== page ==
In the ‘Bangalore special’ manifesto, released days before the elections, the incumbent Bharatiya Janata Party (BJP) has a special promise for the city’s youth: an extended nightlife where curfews on hotels and bars are extended till 1 p.m.

This is the BJP’s idea of wooing the youth in what is among the youngest cities in the country, rated frequently by private surveys as the “most liveable” hub. Ask Bhasker Raj, a commerce graduate working as a salesperson in a jewellery shop, and he shrugs: “They don’t know what our problems are. Of what use is the extended bar timing to me, a commerce graduate who works for a salary of Rs. 6,000, without as much as a weekly off?” The 28-year-old explains that it took him three years to get a job, and that too one that hardly fits his educational profile.

A look through the election manifestos of all the major parties reveals a slew of promises, with phrases such as “up-skill/skill development”, “employment generation” and “vocational training” loosely bandied about. While the incumbent government boasts about some of its achievements on this front, others have promised the moon, and more, to the youth in the State.

Youth unimpressed

These promises barely impress young voters. “There are just no jobs in the market,” says Manjunath (26), who works as a carpentry apprentice in Shivajinagar. After completing his polytechnic diploma, he attended a dozen job fairs. “They take your contact details, put you through a lot of paperwork, and in the end there is nothing,” he says, adding that the only purpose served is that of fooling the media that a lot is being done. “My friends and I attended all these job fairs. No one ever seems to get a real job.”

This is also true of the many skill-development courses run by the government, a majority of which has been outsourced to a private firm, TeamLease. Manjunath’s neighbour, Rajesh Annaiah, went to one of the centres, but at the end of the training period there was no job. “Once you attend the job fair you get calls asking you to attend the programmes; but even there the jobs are only for those who are already good with English or communication.”

This is all eyewash, according to B. Rajashekara Murthy, State secretary of the Democratic Youth Federation of India. He says even the Youth Policy released by the BJP government was nothing but glib talk. “The State public sector units are in ruins, or have already closed down. Government jobs have disappeared, or have been contracted out. The BJP proudly boasts that its Global Investors’ Meets have attracted investments, but let them go to the villages where land has been acquired en masse and no industry has come up, let alone jobs.”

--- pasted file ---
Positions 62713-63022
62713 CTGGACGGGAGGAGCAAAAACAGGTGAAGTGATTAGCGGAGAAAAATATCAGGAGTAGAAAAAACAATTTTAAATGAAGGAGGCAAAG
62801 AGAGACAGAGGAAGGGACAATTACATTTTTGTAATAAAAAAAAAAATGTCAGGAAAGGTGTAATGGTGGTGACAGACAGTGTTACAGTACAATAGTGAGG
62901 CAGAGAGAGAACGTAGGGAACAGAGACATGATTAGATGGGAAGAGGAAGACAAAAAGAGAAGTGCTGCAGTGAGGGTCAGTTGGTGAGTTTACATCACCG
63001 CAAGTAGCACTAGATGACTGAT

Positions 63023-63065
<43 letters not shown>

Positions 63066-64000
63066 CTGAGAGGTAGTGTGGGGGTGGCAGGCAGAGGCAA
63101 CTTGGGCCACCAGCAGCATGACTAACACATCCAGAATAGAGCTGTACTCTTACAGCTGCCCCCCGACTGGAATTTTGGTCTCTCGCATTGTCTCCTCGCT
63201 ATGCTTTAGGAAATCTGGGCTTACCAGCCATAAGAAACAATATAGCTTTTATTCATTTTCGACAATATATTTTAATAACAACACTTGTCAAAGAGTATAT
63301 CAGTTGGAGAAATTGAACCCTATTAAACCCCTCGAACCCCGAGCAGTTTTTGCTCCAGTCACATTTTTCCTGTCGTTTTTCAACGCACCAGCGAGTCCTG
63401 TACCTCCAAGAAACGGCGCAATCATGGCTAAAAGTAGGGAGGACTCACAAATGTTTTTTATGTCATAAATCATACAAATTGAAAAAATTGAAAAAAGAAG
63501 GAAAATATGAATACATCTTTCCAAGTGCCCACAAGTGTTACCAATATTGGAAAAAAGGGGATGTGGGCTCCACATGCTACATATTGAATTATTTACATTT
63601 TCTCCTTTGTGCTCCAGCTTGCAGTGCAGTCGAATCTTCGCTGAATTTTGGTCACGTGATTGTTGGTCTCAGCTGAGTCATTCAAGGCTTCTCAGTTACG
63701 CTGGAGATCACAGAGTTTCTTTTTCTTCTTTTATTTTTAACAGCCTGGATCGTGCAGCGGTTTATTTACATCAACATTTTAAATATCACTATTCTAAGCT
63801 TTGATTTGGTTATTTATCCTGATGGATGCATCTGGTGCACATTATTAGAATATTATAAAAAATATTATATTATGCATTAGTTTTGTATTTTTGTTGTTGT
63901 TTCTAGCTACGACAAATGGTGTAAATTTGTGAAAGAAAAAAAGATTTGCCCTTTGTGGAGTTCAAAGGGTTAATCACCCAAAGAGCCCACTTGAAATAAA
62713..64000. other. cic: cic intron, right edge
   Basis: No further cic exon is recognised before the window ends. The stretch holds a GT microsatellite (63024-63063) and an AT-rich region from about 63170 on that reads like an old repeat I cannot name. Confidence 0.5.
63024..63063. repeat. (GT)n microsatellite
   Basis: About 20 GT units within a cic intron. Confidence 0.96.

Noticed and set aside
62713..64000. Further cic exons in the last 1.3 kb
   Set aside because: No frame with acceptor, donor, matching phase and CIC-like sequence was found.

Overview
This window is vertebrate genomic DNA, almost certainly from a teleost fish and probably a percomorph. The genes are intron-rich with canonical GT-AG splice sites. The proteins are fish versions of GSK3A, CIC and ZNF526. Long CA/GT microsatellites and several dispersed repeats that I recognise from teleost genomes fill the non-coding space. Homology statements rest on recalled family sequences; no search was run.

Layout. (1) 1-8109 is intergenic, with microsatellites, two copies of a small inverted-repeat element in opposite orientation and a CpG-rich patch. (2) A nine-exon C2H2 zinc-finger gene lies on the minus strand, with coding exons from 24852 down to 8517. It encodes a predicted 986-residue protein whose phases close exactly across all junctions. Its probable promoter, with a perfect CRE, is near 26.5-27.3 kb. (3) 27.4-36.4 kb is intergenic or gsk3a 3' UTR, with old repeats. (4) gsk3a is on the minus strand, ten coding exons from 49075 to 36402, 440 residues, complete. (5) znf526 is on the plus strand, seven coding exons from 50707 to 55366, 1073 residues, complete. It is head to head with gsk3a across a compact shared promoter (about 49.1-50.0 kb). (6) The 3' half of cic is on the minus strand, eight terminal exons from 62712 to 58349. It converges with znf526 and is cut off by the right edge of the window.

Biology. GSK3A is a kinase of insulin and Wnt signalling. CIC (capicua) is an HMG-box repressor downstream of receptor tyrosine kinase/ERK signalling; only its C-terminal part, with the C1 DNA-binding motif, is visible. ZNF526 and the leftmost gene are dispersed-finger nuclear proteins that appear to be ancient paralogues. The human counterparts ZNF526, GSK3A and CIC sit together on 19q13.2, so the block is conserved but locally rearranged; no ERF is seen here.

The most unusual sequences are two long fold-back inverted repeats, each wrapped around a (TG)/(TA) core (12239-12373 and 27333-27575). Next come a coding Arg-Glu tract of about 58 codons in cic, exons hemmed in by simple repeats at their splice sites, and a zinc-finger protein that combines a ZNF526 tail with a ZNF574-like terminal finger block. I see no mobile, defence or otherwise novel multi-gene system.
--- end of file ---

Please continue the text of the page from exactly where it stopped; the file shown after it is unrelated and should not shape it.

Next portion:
At present, out of 6 lakh government job posts sanctioned, 1.7 lakh are vacant. The ‘outsourcing capital’ tag that the city wears proudly extends well beyond the IT sector. Mr. Murthy points out that government recruitment has been negligible since the 2000s, and even the jobs that do exist in the public sector are being outsourced or contracted. Needless to say, the payment ranges between a third — or even a quarter — of what the regular employees draw. Add to that the widespread practice of salaries just not being paid by contractors across the State.

A DTP operator, who works for the Bruhat Bangalore Mahanagara Palike on contract, says that thousands like him are working for paltry salaries, and dealing with huge delays in payment. He says that at any point of time, there is a backlog of two to three months in payment. Like these, other contract employees working in similar job profiles across the State have protested against non-payment of salaries. In the past two years, the number of protests has perceptibly been on the rise.

Bangalore has, for the past half-decade, become the ‘city of jobs’, somewhat comparable to Mumbai as a destination for ‘knowledge workers’. Engineering graduatesfrom across the country land here in hope of a job. This dream too appears to be crumbling, as the IT growth story sees some stagnation. Again, even for this flagship sector, the election manifestos have nothing to offer beyond investment catchphrases.

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